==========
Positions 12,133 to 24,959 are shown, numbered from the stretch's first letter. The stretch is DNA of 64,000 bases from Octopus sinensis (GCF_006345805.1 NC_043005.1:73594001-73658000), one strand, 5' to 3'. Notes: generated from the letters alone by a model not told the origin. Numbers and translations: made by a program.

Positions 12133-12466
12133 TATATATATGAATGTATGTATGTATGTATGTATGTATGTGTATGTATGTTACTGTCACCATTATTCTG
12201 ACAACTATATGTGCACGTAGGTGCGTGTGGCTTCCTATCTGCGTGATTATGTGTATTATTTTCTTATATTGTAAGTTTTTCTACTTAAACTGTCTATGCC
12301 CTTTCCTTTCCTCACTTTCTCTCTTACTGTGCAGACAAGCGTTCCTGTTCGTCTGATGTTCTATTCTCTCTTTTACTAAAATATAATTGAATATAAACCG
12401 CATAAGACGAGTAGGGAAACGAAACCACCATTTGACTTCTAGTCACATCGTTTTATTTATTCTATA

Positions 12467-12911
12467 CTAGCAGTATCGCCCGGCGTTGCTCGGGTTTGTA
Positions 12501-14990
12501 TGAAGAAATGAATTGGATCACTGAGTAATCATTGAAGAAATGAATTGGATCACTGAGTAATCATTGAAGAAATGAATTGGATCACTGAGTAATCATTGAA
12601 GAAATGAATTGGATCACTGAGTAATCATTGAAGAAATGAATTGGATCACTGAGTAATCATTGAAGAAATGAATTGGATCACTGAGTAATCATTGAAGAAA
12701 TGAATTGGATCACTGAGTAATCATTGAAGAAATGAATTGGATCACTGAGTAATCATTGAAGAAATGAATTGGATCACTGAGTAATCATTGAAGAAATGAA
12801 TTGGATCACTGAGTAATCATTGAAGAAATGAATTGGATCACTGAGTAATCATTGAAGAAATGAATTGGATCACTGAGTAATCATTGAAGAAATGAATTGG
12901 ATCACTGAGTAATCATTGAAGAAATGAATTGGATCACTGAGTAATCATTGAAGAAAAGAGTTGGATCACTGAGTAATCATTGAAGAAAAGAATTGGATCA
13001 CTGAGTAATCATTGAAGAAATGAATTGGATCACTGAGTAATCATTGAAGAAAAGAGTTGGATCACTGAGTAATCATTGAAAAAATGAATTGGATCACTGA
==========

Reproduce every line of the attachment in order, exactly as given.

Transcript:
Positions 12,133 to 24,959 are shown, numbered from the stretch's first letter. The stretch is DNA of 64,000 bases from Octopus sinensis (GCF_006345805.1 NC_043005.1:73594001-73658000), one strand, 5' to 3'. Notes: generated from the letters alone by a model not told the origin. Numbers and translations: made by a program.

Positions 12133-12466
12133 TATATATATGAATGTATGTATGTATGTATGTATGTATGTGTATGTATGTTACTGTCACCATTATTCTG
12201 ACAACTATATGTGCACGTAGGTGCGTGTGGCTTCCTATCTGCGTGATTATGTGTATTATTTTCTTATATTGTAAGTTTTTCTACTTAAACTGTCTATGCC
12301 CTTTCCTTTCCTCACTTTCTCTCTTACTGTGCAGACAAGCGTTCCTGTTCGTCTGATGTTCTATTCTCTCTTTTACTAAAATATAATTGAATATAAACCG
12401 CATAAGACGAGTAGGGAAACGAAACCACCATTTGACTTCTAGTCACATCGTTTTATTTATTCTATA

Positions 12467-12911
12467 CTAGCAGTATCGCCCGGCGTTGCTCGGGTTTGTA
Positions 12501-14990
12501 TGAAGAAATGAATTGGATCACTGAGTAATCATTGAAGAAATGAATTGGATCACTGAGTAATCATTGAAGAAATGAATTGGATCACTGAGTAATCATTGAA
12601 GAAATGAATTGGATCACTGAGTAATCATTGAAGAAATGAATTGGATCACTGAGTAATCATTGAAGAAATGAATTGGATCACTGAGTAATCATTGAAGAAA
12701 TGAATTGGATCACTGAGTAATCATTGAAGAAATGAATTGGATCACTGAGTAATCATTGAAGAAATGAATTGGATCACTGAGTAATCATTGAAGAAATGAA
12801 TTGGATCACTGAGTAATCATTGAAGAAATGAATTGGATCACTGAGTAATCATTGAAGAAATGAATTGGATCACTGAGTAATCATTGAAGAAATGAATTGG
12901 ATCACTGAGTAATCATTGAAGAAATGAATTGGATCACTGAGTAATCATTGAAGAAAAGAGTTGGATCACTGAGTAATCATTGAAGAAAAGAATTGGATCA
13001 CTGAGTAATCATTGAAGAAATGAATTGGATCACTGAGTAATCATTGAAGAAAAGAGTTGGATCACTGAGTAATCATTGAAAAAATGAATTGGATCACTGA